Science News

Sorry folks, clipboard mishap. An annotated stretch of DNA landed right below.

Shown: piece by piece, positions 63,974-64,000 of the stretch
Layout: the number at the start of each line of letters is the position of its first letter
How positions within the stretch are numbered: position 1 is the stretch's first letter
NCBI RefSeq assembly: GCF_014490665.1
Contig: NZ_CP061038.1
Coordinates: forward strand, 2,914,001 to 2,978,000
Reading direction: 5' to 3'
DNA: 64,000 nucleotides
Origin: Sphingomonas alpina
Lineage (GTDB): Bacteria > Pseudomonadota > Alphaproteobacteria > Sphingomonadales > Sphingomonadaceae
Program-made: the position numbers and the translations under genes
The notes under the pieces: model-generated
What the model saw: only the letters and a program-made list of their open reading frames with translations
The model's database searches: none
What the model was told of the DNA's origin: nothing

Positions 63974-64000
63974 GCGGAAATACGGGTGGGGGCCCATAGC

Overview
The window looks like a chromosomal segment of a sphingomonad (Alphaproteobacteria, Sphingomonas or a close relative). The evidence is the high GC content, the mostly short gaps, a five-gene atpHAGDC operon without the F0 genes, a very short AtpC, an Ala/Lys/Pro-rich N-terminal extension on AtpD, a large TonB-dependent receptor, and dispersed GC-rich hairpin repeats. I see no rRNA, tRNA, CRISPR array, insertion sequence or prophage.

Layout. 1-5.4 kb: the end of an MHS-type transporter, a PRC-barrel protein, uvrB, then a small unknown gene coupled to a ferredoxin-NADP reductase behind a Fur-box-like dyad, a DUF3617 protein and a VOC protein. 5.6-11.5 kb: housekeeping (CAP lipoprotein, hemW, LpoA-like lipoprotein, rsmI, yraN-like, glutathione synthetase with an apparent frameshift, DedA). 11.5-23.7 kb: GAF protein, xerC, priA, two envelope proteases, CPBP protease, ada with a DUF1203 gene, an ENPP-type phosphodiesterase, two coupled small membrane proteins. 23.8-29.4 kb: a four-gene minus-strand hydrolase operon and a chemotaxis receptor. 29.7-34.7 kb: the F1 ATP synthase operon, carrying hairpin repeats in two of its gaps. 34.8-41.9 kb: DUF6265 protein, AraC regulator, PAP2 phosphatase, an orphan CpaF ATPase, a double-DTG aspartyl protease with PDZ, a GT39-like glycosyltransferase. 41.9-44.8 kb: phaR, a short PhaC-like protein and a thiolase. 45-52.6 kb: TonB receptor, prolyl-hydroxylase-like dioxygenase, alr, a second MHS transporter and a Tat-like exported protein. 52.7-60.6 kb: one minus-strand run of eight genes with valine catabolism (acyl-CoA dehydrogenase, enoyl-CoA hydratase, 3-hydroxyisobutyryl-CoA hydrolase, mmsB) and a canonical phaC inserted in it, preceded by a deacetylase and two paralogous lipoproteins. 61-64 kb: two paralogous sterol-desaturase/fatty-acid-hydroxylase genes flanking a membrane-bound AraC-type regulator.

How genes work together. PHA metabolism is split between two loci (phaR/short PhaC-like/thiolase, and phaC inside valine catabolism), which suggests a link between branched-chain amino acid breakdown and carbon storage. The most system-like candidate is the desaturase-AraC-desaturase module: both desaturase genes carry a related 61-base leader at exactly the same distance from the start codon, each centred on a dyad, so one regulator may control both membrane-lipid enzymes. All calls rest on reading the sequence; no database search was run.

Egg cells are among the largest cells in the animal kingdom. If moved only by the random jostlings of water molecules, a protein could take hours or even days to drift from one side of a forming egg cell to the other. Luckily, nature has developed a faster way: cell-spanning whirlpools in the immature egg cells of animals such as mice, zebrafish and fruit flies. These vortices enable cross-cell commutes that take just a fraction of the time. But until now, scientists didn’t know how these crucial flows formed.
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